0% credit to make an overpayment?

We have a flexible mortgage at 5.39 % with a balance of approx £75K and a remaining 16 years. We are able to make overpayments that affect the mortgage instantly and have a cheque book facility to withdraw funds again.
In the past we have used this when we have had a bonus at work for example. Paying in the bonus for a few months then withdrawing some or all later for a holiday etc. We keep our monthly payments the same whilst the extra funds are in the account thus reducing the capital and hopefully the term of our mortgage.

My bank have offered me a 0% credit card for 7 months with a limit of £5000. It has a transfer or cash handling fee of 2% maximum fee £50. I have no other use for a 0% rate but dont like to say no;) Is it worth using the card to transfer the funds to my current account and then pay into the mortgage or will the £50 fee outweigh any benefits? I can meet the minimum repayment amount each month and can access the £5000 from my mortgage easily.

Replies

  • EverestEverest Forumite
    65 Posts
    Based on the information you have told us, the summary of a calculation on this would be as follows:

    Starting amount borrowed @ 0% and offset against mortgage £5,000

    Yearly interest rate on mortgage - 5.39% equates to 0.44% per month

    Assuming 2.5% monthly repayment (paid from the amount borrowed rather than from salary) the interest savings would be £142.38 off your mortgage; total monthly debt capital repayments of £813.12, with £4,236.88 left to pay at the end (assuming the bank adds the balance transfer fee to the outstanding amount of the debt).

    Since the interest saving (£142.38) is nearly double the BT fee, this decision is almost a no brainer, however, the usual warnings apply: make sure you pay of the minimum each month without delay and then pay back everything at the end of the 0% term or transfer to another card. Forget these warnings and the saving will undoubtedly turn into a loss.

    Hope I have the calculations right.

    PS. The interest saving assumes only direct interest saving from having the £5,000 offset against the mortgage. To make it a little more complicated, ere we to assume that you use the interest saved each month to also offset against the mortgage then additional savings of £1.95 would also be made. Small fry but every little helps. Ahhh...the beauty of compund interest.
    There may be no I in TEAM but there's a ME if you look hard enough!
  • mrsmmrsm Forumite
    288 Posts
    thanks for that, am baffled by the maths but I thought it probably would make sense to do. (recently we have taken back some overpayments to the tune of £8000 and the monthly payment went up by £8o (although we didnt drop the payments at the time of the overpayment so are no worse off now) so i guess £5000 should have a reasonable affect on the monthly payment therefore meaning by paying the normal monthly amount we should clear a little more capital too.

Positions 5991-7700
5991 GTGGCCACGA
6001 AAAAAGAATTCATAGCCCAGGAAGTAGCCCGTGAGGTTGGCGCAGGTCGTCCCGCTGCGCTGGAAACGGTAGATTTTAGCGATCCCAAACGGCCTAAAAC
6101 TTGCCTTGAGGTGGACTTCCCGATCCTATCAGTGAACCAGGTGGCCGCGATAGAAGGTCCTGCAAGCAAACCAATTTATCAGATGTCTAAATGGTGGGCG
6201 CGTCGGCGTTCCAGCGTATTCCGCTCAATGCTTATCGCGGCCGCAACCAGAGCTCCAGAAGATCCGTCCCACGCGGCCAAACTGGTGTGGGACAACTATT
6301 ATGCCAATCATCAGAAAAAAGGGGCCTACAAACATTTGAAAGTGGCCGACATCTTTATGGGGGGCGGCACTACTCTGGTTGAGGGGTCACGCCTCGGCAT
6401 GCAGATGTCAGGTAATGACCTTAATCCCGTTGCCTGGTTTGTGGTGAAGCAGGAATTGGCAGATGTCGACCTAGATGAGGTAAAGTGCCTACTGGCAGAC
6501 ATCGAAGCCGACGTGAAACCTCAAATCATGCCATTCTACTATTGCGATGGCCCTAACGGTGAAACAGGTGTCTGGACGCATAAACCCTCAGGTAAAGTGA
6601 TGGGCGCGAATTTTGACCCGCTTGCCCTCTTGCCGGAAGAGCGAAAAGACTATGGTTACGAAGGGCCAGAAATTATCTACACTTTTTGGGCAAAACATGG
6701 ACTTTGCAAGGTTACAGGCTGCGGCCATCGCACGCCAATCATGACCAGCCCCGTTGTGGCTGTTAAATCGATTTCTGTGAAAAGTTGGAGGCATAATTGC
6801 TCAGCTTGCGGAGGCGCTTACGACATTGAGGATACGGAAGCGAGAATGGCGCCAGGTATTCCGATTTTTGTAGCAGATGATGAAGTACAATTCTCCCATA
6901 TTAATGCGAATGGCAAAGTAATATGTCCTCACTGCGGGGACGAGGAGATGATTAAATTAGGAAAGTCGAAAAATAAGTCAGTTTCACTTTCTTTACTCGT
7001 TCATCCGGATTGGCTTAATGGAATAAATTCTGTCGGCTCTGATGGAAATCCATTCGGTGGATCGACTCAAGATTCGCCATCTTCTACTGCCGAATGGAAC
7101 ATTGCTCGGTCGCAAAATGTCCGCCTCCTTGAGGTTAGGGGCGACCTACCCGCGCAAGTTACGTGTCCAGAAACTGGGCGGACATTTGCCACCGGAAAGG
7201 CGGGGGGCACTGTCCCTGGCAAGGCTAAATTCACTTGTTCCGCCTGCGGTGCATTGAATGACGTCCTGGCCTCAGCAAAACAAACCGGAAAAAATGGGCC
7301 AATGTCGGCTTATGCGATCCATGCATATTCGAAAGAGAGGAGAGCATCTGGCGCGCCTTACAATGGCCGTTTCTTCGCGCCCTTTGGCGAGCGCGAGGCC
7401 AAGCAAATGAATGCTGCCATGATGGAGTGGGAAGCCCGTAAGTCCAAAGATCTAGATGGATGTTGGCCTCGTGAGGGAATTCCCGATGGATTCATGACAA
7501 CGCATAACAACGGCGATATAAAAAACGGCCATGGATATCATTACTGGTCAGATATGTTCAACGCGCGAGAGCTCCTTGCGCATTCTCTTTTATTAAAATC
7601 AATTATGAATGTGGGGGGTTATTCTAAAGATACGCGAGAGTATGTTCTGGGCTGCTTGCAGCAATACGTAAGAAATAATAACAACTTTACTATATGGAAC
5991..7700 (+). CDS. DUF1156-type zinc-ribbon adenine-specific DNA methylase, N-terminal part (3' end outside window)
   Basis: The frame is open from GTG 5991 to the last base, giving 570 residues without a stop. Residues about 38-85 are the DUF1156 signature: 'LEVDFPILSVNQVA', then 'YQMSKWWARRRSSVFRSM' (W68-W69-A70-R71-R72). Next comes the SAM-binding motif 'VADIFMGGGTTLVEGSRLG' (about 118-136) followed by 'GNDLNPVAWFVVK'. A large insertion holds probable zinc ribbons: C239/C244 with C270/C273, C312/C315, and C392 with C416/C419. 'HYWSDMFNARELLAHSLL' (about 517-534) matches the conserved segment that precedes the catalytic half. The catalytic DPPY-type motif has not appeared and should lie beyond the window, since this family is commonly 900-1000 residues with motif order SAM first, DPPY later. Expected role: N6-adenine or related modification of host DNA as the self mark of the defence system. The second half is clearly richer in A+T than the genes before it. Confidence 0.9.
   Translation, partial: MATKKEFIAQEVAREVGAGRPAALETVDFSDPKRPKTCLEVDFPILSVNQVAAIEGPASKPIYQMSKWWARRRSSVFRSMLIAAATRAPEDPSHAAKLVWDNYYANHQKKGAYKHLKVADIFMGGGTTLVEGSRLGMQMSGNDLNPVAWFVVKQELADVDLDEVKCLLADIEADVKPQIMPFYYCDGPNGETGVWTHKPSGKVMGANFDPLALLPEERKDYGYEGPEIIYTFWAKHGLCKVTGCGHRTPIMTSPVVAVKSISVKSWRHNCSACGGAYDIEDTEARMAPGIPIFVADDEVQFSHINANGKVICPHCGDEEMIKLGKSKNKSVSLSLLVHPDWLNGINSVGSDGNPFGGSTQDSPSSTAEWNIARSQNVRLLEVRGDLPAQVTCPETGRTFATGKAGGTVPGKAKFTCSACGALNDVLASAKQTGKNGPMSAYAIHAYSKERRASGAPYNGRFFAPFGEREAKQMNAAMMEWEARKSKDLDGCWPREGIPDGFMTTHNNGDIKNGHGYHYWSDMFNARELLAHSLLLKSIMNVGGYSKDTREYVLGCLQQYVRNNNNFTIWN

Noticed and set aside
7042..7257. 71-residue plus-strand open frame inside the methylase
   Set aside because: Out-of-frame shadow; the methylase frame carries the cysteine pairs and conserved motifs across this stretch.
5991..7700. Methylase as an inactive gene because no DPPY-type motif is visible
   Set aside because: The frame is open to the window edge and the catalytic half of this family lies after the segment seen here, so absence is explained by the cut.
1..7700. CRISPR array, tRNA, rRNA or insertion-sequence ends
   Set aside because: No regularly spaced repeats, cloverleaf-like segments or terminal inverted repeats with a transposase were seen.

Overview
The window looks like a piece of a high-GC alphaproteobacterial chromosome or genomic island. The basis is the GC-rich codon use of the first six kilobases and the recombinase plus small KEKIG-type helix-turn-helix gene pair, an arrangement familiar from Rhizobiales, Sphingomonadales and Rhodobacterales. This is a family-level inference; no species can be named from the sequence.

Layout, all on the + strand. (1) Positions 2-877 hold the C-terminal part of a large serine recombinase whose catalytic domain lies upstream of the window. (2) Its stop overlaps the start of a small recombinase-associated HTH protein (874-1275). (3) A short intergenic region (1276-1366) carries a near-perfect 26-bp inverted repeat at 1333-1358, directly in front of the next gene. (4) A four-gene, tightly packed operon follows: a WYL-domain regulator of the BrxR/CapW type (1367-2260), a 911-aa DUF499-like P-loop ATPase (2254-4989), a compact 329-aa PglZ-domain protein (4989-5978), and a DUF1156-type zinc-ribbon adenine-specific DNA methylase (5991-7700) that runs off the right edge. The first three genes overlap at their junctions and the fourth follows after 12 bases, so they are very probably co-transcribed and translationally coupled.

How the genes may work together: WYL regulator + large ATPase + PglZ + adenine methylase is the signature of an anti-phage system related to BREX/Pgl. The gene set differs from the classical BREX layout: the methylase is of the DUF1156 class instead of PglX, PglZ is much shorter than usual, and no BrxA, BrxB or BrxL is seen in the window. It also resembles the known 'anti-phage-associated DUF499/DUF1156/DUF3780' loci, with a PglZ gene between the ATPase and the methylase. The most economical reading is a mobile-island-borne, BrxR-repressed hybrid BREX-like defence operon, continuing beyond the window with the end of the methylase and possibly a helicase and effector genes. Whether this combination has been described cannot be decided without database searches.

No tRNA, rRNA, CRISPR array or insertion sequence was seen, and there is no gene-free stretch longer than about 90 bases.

minimum payment for credit card will be paid DD so no worries there and have several reminders around the house for when I need to pay the amount off in full:T
  • EverestEverest Forumite
    65 Posts
    Go for it!!

    You definitely have the right idea!
    There may be no I in TEAM but there's a ME if you look hard enough!
  • Joe_BloggsJoe_Bloggs Forumite
    4.5K Posts
    What you are suggesting is termed a 'super balence transfer' between a mortgage account and a credit card account managed by the same lender. (Balance transfers work in the reverse direction as it is debt.) They are going to spot this and stop it unless you have another credit card that can be an innocent mule for the transfer and will not charge for balance transfers. I have done this twice with two different lenders.

    Watch out for limits on the maximum proportion allowed for a BT (Some cap at 90% ). Double check to avoid paying sneaky payment protection insurance premiums. Never purchase anything with this card. Don't assume that the initial DD will work as it takes often takes two orginisations to tango and often they have no idea what to do to make things work, in time, with each other.

    Establish an internet banking link for emergencies with all cards. Sometimes you can use your debit card over the phone for instant effect. There is an MSE stoozing forum here.
    There are detailed terms and conditions that you need to understand. What you are doing may harm your credit record even if done to perfection, at certain times, if in a remortgage cycle.

    J_B. (That is a borderline crappy mortgage rate.)
  • mrsmmrsm Forumite
    288 Posts
    thanks for the info but its not the same lender, current account and CC with Co-op, nortgage with BOS. (rate isnt brill but have just changed from almost 6% (could only swap to another with same lender as i'm on maternity leave (have been more or less since oct 03;) so dont have payslips for a new lender. Although not the best rate the flexibility of the mortgage suits as
  • Joe_BloggsJoe_Bloggs Forumite
    4.5K Posts
    What I said still applies even if your bank is not your mortgage lender. Perhaps repost on the stoozing forum.

    You can also try a slow stooze with a Sainsbury 0% purchase card. Buy essential things on this and put what you spend in a high rate savings /mortgage reduction account. Use the interest after you have paid Sainsbury back.
    J_B.
  • mrsmmrsm Forumite
    288 Posts
    thanks J_B i've posted on the other board too
This discussion has been closed.
LATEST NEWS AND DEALS